One of the key clauses within a settlement agreement is the confidentiality provision.
Seek legal advice
It is important that you take legal advice from a specialist employment lawyer on the terms of the confidentiality undertaking that you are providing within the settlement agreement.
This is because in some cases it is possible to have already breached a confidentiality provision prior to signing it and this would give rise to a breach of contract that may be made against you.
In many cases, confidentiality undertakings are offered only by employees. This is unreasonable and individuals should seek advice from their lawyers to ensure that the confidentiality undertakings given within a settlement agreement are mutual in other words the employer is also agreeing to maintain a duty of confidentiality in relation to the agreement itself and the circumstances leading up to it.
It is important that settlement agreements remain confidential because the discussion around them may be detrimental to individuals in relation to securing future employment. In this respect, it is also important for individuals to ensure that they obtain a positive reference from their employer to be provided to prospective employers in due course.
Are they confidential?
Settlement agreements are without prejudice until they are signed by all parties when they become binding contracts. If you have questions regarding your agreement, search and seek advice from settlement agreement solicitors near me.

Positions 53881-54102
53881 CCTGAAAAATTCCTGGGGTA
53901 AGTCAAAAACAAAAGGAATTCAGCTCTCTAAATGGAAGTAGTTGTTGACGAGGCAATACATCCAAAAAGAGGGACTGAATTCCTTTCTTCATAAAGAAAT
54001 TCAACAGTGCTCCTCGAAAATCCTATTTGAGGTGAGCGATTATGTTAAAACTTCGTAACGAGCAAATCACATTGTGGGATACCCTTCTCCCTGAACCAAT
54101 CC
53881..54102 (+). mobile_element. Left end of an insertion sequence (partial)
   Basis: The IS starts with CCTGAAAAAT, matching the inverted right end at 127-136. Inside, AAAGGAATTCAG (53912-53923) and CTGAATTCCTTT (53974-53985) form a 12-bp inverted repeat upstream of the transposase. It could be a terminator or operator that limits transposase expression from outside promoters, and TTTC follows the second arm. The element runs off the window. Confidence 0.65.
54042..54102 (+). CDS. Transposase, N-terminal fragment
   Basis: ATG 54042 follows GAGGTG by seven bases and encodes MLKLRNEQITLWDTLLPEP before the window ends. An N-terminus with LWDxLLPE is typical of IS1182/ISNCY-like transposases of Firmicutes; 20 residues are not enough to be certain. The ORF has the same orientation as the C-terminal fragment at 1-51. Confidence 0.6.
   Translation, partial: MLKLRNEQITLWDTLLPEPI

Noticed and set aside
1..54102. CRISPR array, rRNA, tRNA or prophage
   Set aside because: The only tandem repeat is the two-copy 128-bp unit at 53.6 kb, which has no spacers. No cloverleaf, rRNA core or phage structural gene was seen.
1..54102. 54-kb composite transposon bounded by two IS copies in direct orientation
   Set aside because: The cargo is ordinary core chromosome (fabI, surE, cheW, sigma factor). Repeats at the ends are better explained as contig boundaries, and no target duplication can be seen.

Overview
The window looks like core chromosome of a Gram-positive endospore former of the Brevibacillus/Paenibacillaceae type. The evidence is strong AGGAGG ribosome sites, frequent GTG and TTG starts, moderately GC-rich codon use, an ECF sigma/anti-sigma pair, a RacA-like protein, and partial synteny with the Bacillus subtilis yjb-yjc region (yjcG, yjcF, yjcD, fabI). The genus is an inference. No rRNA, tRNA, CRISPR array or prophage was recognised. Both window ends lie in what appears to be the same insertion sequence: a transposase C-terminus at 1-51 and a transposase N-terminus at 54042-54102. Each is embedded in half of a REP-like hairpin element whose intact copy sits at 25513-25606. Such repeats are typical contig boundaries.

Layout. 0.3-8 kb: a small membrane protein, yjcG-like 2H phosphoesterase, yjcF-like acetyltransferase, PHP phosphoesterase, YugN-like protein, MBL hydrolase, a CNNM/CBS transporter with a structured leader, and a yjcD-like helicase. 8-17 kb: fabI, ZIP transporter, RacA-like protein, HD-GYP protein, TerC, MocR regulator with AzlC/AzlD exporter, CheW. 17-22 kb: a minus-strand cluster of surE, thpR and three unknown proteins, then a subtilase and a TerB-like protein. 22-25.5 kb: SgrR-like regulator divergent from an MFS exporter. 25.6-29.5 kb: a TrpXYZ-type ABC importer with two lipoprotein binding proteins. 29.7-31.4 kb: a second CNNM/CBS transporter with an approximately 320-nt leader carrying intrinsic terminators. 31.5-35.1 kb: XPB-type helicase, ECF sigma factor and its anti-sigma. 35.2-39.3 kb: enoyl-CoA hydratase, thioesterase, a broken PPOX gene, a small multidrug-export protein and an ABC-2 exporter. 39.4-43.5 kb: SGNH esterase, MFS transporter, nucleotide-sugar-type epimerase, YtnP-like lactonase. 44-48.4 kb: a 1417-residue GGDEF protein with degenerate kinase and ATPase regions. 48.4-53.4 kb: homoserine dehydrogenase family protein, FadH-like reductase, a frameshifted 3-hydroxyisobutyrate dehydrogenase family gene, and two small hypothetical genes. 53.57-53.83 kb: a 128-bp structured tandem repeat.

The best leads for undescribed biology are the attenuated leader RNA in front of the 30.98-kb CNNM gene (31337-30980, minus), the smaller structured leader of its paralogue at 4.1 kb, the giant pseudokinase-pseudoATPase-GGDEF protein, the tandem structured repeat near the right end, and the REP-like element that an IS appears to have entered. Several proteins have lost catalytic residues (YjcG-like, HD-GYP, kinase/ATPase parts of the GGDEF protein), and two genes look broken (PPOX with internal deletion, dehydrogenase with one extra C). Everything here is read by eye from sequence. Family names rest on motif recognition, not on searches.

Without prejudice means off the record and as such the settlement agreements are confidential and remain separate from any formal open procedure until they are signed by all parties when they are open and binding contracts.
However, even after signature, agreements often contain strict confidentiality undertakings which prevent the parties from discussing the circumstances leading up to the agreement or the terms of the agreement itself with any third party.
Settlement agreements contain provisions preventing the employee from making disclosures concerning the settlement agreement but also the employee should request a similar cross-undertaking provided by the employer to ensure that the employer cannot disclose details of the agreement to any third party.
As well as confidentiality provisions settlement agreements often contain non-derogatory statements undertakings. These clauses prevent either party from making statements which are derogatory either verbally or in writing about the other.
With over 10 years of experience in employment law matters, David Philip Harris specialises in providing legal advice on settlement agreements to both employees and employers throughout the UK. David’s opinion and advice are frequently sought after as he contributes often to BBC Radio Berkshire and the People Management Magazine. David Is a long-standing member of The Employment Lawyers Association and The Law Society.